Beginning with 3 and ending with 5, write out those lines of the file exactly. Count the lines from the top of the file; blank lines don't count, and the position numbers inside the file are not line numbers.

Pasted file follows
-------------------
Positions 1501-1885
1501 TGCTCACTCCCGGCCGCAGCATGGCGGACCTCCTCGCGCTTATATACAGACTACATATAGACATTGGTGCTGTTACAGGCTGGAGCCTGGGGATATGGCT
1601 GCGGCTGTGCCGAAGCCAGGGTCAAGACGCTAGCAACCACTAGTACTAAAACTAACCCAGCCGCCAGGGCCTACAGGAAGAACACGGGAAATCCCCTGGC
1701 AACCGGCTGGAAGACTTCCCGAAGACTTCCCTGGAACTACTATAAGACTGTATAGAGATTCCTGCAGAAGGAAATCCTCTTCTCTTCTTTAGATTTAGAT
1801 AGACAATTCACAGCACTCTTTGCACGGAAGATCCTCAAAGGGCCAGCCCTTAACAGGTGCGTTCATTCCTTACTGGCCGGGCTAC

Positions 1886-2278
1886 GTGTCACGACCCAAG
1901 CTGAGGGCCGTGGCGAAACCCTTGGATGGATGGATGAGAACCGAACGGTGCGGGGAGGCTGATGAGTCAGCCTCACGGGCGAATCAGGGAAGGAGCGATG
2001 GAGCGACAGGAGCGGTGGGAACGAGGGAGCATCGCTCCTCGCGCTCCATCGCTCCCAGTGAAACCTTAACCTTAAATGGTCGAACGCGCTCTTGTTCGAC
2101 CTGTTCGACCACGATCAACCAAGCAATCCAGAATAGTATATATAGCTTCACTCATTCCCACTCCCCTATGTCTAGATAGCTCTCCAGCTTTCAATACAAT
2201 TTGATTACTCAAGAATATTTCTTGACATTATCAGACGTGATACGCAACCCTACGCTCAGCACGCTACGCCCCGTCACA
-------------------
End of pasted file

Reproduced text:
1601 GCGGCTGTGCCGAAGCCAGGGTCAAGACGCTAGCAACCACTAGTACTAAAACTAACCCAGCCGCCAGGGCCTACAGGAAGAACACGGGAAATCCCCTGGC
1701 AACCGGCTGGAAGACTTCCCGAAGACTTCCCTGGAACTACTATAAGACTGTATAGAGATTCCTGCAGAAGGAAATCCTCTTCTCTTCTTTAGATTTAGAT
1801 AGACAATTCACAGCACTCTTTGCACGGAAGATCCTCAAAGGGCCAGCCCTTAACAGGTGCGTTCATTCCTTACTGGCCGGGCTAC